To ensure that representative perspectives and community voices are centered in planning efforts, it will be important for these actors to connect with other collaborative efforts both within specific cities, towns, or neighborhoods, as well as at the regional level. Without partnership across different groups, there is a risk that larger and more resourced actors will dominate the planning process and community voices will be ignored. Existing strategies and priorities that community collaboratives have identified should be uplifted and built on to ensure that there is a shared community vision for development efforts that is grounded in a comprehensive understanding of community needs, priorities, and assets. In addition to grounding development plans in lived experience (rather than solely data), ensuring community perspectives are centered will likely strengthen the competitiveness of regions’ applications given the federal government’s focus on advancing equitable outcomes. Finally, actors should consider how they might use these near-term federal funding opportunities to build toward longer-term, systemic impact by practicing the five strategies for embedding equity in collective impact.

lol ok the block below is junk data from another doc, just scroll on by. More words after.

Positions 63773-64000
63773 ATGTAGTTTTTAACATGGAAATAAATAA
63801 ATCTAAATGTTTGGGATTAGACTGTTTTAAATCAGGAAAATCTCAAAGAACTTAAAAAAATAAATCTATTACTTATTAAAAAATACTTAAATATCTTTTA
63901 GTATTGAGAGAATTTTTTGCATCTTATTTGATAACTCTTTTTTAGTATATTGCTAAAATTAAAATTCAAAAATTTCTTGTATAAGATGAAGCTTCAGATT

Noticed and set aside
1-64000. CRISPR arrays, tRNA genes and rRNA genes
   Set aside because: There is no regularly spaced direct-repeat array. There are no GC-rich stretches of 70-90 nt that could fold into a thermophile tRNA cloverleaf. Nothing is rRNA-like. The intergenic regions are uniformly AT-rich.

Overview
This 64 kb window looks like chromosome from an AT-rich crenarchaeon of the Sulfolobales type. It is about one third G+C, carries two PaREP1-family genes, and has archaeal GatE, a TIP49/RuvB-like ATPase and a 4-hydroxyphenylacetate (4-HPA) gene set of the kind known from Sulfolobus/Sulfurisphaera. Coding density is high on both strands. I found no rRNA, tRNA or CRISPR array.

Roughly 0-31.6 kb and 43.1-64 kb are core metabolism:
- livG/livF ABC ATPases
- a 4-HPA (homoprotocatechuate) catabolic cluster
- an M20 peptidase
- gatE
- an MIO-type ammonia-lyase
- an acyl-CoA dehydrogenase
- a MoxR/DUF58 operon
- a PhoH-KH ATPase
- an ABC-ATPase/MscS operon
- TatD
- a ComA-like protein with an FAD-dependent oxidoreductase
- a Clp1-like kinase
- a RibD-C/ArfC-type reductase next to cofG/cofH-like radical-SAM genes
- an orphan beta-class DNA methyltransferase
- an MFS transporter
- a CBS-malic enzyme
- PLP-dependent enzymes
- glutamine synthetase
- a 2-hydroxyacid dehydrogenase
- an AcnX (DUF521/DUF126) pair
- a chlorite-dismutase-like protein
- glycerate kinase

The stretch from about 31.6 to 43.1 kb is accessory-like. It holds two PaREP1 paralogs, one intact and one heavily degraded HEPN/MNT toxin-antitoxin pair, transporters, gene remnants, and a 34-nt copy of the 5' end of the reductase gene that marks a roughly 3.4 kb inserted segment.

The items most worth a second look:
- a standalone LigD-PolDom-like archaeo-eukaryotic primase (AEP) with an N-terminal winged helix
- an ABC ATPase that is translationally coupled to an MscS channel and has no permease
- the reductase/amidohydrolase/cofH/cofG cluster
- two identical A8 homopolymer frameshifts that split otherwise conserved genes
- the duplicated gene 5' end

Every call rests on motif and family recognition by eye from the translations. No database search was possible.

Companies in technology, energy, construction, and other industries receiving incentives through this legislation will be required to develop community benefit and/or workforce development strategies that provide opportunity for local job seekers. If executed well, these agreements can help companies build long-term shared value by creating a strong local workforce, increasing regional competitiveness for investment, and strengthening their overall operating context.
Companies should approach community benefit agreements as an opportunity to build sustained community support and trust, not just a compliance exercise. Authentically engaging communities involves a wide range of practices, including developing a deep understanding of the history and context of the place they are operating in and being clear about how they will be accountable to community benefit goals. Companies should also consider how they are providing high-quality jobs and building pathways to long-term economic mobility for employees that will fill the positions they are creating. This may include expanding their definition of “qualified talent,” investing in the training needed to help their employees advance, actively engaging with and bolstering local education providers, and providing comprehensive support for employees, including reliable transportation and affordable childcare.